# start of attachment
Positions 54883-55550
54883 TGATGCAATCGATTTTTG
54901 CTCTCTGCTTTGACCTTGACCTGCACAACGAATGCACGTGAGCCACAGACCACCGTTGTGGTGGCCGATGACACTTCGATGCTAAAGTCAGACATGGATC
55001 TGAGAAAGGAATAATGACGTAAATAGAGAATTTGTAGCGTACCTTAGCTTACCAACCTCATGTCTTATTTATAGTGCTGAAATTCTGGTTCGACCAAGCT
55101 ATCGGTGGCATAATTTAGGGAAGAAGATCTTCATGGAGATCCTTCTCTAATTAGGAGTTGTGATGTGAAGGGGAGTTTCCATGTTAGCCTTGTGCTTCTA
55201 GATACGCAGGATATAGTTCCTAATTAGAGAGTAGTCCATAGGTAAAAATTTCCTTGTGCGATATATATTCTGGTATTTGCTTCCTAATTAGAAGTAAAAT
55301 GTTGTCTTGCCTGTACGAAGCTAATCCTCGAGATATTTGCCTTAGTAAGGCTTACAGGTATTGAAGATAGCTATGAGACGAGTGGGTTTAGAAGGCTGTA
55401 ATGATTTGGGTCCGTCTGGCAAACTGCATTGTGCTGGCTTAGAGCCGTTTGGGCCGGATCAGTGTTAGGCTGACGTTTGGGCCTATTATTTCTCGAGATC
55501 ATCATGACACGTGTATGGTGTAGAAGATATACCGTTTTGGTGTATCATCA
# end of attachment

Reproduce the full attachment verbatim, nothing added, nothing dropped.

Positions 54883-55550
54883 TGATGCAATCGATTTTTG
54901 CTCTCTGCTTTGACCTTGACCTGCACAACGAATGCACGTGAGCCACAGACCACCGTTGTGGTGGCCGATGACACTTCGATGCTAAAGTCAGACATGGATC
55001 TGAGAAAGGAATAATGACGTAAATAGAGAATTTGTAGCGTACCTTAGCTTACCAACCTCATGTCTTATTTATAGTGCTGAAATTCTGGTTCGACCAAGCT
55101 ATCGGTGGCATAATTTAGGGAAGAAGATCTTCATGGAGATCCTTCTCTAATTAGGAGTTGTGATGTGAAGGGGAGTTTCCATGTTAGCCTTGTGCTTCTA
55201 GATACGCAGGATATAGTTCCTAATTAGAGAGTAGTCCATAGGTAAAAATTTCCTTGTGCGATATATATTCTGGTATTTGCTTCCTAATTAGAAGTAAAAT
55301 GTTGTCTTGCCTGTACGAAGCTAATCCTCGAGATATTTGCCTTAGTAAGGCTTACAGGTATTGAAGATAGCTATGAGACGAGTGGGTTTAGAAGGCTGTA
55401 ATGATTTGGGTCCGTCTGGCAAACTGCATTGTGCTGGCTTAGAGCCGTTTGGGCCGGATCAGTGTTAGGCTGACGTTTGGGCCTATTATTTCTCGAGATC
55501 ATCATGACACGTGTATGGTGTAGAAGATATACCGTTTTGGTGTATCATCA